A lifelong love of engines and fire has brought Tim Lieuwen ’95 to captain a place that, in his words, “is developing innovative, sustainable solutions for the most pressing energy problems facing our country and the world.”
After undergraduate summers helping the U.S. Forest Service do controlled burns and plan roads in Alaska, Lieuwen enrolled in the mechanical engineering doctoral program at the Georgia Institute of Technology, specializing in clean combustion.
“When I learned that a guy could study fire and noise for a living, I thought, ‘This is awesome!’” he said.
For the past 12 years he’s been a professor in Georgia Tech’s school of aerospace engineering, leading an internationally renowned research program focused on low-emission combustion. Besides publishing widely on that subject and winning many professional awards, he’s helped various companies work toward cleaner combustion in everything from large-scale power generation to jet engines. And he’s served as an adviser to government agencies like the U.S. Department of Energy and NASA.
Last summer he was appointed executive director of Georgia Tech’s Strategic Energy Institute (SEI).
“Energy—from fuel security to global warming and environmental problems—is the defining issue of the next generation,” Lieuwen said. “It affects everyone, especially the most vulnerable, and differentiates standards of living. Having the opportunity to guide this big ship—Georgia Tech is the largest engineering university in the country—toward transformative energy solutions is what excites me about this job.”
Lieuwen describes his job as “a systems integrator.”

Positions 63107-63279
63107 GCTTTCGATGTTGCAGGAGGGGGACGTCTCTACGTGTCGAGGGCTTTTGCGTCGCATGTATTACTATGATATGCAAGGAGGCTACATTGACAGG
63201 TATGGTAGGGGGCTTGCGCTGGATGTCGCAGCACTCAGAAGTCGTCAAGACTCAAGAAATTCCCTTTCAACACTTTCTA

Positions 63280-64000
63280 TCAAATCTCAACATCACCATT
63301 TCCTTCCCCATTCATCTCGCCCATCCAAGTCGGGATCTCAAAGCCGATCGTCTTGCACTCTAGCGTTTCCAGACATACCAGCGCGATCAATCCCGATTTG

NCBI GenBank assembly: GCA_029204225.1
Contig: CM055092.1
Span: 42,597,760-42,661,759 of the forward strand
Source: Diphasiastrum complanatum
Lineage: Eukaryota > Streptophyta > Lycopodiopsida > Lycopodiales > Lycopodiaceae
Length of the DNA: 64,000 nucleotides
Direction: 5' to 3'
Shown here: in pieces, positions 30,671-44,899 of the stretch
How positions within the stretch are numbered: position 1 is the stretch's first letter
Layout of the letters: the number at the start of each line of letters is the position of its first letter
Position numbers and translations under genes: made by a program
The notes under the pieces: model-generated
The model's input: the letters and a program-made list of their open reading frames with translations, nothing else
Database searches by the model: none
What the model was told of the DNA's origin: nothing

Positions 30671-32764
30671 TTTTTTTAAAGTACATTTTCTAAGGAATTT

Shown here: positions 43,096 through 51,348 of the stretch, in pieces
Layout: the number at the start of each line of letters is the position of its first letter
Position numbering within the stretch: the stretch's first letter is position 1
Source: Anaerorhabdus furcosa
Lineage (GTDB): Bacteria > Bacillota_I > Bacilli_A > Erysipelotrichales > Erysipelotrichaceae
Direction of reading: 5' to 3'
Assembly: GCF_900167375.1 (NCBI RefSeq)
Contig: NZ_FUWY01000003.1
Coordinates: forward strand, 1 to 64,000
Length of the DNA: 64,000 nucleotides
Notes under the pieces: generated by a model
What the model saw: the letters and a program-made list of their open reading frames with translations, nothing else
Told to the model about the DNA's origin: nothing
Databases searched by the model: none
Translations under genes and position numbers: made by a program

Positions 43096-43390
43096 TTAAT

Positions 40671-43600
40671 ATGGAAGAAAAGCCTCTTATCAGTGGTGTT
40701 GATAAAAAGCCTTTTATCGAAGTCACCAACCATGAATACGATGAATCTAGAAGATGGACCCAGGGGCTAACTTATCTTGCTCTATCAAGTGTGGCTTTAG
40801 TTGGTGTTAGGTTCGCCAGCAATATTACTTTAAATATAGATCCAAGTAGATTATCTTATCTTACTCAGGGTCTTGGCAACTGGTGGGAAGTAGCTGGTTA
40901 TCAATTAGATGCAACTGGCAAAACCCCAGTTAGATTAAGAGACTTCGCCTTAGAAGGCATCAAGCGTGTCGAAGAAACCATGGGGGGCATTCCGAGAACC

“Science, engineering, policy making, business, economics—energy cuts across all the disciplines here. My role is to think across the traditionally siloed disciplines and help them connect with each other to devise a more integrated response to particular energy challenges.”
There are a number of ways that can work. A large company might call and say it’s interested in working on a certain problem, like high-efficiency power plants. Lieuwen connects them with faculty who can help. Or the SEI reaches out to companies to describe problem-solving capabilities at Georgia Tech.
Or it pulls together research teams for major proposals, including government-funded ones. In November the Department of Energy’s Advanced Research Projects Agency-Energy (ARPA-E) awarded three grants worth more than $9 million to SEI-involved research at Georgia Tech, making the school the recipient of more Department of Energy awards than any other organization.
But, Lieuwen explained, the Strategic Energy Institute wants not just to answer energy questions.
“We also want to be framing the questions. For example, what should the next-generation electrical transmission grid—a smarter grid—look like? What’s the most strategic way for the U.S. to deploy the natural gas resources it’s now awash in? Those are such big questions that you first have to pose a framework that can be used to pull together the technical people to solve them. It requires big-picture, cross-disciplinary thinking.”
The goal: to shape the way U.S. decision makers think about and craft energy policy.
The task is so big that Lieuwen admits it can be hard to grasp.
“Energy cuts across everything we do as a society. It can be baffling—how to pull together all the thinking about energy in an integrated fashion. That’s what makes this job hard, but also what makes it a lot of fun—and of significance.
“At Calvin I learned that our world belongs to God. I’m excited to lead the development of energy solutions that will help us be better stewards of His creation.”